Photos: Volkswagen. Click image to enlarge
by Richard Russell
It is often said the test of a design is how well it wears. The VW Passat was a dramatic and widely-praised update to the popular German family car when it arrived in 2001. It remains, at least to these eyes, one of the best-looking sedans – or wagons – on the road. The classy lines stand out in a sea of sameness and even years later look modern and very much contemporary.
While the style has remained untouched the folks in Wolfsburg have been busy making constant changes and upgrades, rarely waiting for a new model year to bring to market what it feels are improvements.
This week’s test vehicle is a perfect example of that policy of ongoing change. The Passat GLS 4Motion is new on the market, and is making its way across the Atlantic in growing numbers. The wider availability of VW’s renown 4Motion all-wheel-drive system has made it possible to offer it on the Passat at a lower price point – surely worthy of getting to market sooner, rather than later. The 4Motion system can now be coupled with the turbocharged 1.8 four whereas previously it came only with the V6 and V8 models. You only have to experience the added grip once to see the $2,500 premium as a bargain. As with all such systems, the advantages go way beyond winter. The security is there throughout the year such as when it rains, or you run across a situation where sand or mud have been tracked on the road.
VW also took this opportunity to upgrade the interior cloth on the GLS and introduce new wheel designs and a wider pallet of interior and exterior colours – making spring a little brighter in VW stores. Other improvements across all trim levels include introduction of side mirrors with integrated turn signal indicators and the Monsoon sound system which was previously reserved for higher trim levels. The mirrors are a small but significant reflection of VW’s penchant for safety, allowing those beside you in multi-lane situations, to be aware of your intentions.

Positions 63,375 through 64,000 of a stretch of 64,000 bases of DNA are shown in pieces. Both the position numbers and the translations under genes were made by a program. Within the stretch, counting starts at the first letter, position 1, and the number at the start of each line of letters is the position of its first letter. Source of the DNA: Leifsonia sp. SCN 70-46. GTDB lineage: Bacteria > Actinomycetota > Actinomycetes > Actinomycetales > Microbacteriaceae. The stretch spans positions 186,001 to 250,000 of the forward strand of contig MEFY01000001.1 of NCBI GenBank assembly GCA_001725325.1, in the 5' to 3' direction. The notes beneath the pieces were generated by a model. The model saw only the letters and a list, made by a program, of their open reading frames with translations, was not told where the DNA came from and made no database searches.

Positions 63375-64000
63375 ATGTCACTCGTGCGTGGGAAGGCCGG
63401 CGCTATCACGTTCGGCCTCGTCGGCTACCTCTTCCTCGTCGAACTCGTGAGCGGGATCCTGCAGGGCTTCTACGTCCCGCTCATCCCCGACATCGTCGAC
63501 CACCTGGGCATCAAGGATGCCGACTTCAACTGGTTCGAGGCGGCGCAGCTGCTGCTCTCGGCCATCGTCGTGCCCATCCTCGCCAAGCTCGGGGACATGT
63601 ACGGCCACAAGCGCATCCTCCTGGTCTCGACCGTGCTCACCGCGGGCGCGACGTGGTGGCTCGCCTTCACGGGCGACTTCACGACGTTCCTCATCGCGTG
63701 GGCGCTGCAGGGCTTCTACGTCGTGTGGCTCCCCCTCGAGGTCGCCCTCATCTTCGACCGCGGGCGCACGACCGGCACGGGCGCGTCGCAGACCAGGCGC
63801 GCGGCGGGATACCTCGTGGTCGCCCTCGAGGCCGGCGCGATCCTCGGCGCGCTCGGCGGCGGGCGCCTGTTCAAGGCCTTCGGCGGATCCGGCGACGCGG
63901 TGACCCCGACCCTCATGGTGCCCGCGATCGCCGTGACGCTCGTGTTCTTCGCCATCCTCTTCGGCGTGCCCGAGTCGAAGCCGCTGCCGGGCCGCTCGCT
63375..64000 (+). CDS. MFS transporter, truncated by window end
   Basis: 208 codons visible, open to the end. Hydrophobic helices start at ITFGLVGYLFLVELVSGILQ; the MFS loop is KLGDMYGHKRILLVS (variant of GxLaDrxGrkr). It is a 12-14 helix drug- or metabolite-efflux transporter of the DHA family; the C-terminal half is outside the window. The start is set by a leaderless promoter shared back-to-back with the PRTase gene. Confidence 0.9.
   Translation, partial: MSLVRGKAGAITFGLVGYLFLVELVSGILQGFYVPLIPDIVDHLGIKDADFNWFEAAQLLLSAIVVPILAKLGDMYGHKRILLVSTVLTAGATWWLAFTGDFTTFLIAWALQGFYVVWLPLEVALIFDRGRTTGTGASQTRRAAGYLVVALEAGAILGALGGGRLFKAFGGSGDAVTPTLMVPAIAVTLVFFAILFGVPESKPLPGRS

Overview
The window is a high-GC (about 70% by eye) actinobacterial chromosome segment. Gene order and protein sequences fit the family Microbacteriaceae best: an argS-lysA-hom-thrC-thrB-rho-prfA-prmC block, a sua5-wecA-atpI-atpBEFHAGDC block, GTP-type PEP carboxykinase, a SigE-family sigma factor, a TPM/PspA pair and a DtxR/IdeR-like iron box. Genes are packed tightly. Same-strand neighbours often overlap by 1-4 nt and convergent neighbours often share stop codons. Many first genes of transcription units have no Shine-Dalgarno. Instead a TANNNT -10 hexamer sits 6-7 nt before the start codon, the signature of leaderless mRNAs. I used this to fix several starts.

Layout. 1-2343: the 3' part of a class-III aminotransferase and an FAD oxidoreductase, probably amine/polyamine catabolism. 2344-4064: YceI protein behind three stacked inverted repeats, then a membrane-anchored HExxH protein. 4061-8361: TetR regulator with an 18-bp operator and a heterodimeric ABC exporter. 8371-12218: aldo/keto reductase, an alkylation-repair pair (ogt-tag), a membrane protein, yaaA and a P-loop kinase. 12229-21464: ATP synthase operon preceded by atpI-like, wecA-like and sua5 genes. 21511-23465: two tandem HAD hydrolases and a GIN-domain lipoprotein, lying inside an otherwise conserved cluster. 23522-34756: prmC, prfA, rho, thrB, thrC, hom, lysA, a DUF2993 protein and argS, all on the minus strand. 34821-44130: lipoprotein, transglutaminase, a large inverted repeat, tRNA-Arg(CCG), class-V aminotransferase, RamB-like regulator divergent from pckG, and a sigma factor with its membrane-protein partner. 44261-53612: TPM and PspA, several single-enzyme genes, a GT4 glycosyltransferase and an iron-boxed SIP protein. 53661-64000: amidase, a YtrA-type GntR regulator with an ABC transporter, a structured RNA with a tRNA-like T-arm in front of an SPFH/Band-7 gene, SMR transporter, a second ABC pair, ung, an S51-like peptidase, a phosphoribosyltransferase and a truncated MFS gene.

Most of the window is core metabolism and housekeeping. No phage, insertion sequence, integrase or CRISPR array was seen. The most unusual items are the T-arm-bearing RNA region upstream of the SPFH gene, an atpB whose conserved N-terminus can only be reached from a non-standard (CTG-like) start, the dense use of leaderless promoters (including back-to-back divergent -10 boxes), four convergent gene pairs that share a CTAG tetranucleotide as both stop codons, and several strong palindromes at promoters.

The Passat continues to be offered in both four door sedan and wagon configuration with front or all-wheel-drive and four, six and eight cylinder engines. The trim levels run from luxurious to even more so, accompanied by a growing list of standard and technical features as you climb the price ladder. I sampled what is pretty much the entry-level Passat, the only option being the 4Motion system.
Even in this most basic format, the tester was extremely well-equipped. It came with heated mirrors, air conditioning, cruise, trip computer, auxiliary floor mats, central power locking with ability to close or open windows with the key, tilt and telescope steering wheel and power windows. A Homelink transmitter in the headliner above centre console is also standard, allowing you to activate garage door openers and security systems.
The 4Motion system with its torque-sensing Torsen centre differential proved itself repeatedly during a winter test period. With power going to all four wheels all the time there is a sense of sure-footedness that takes the worry out of poor conditions. The system distributes 50% of the go to each end under normal conditions. A series of sensors monitors traction and apportions torque accordingly, changing to as much 67% to either front or rear as needed. The result is a significant advantage in terms of both control and handling.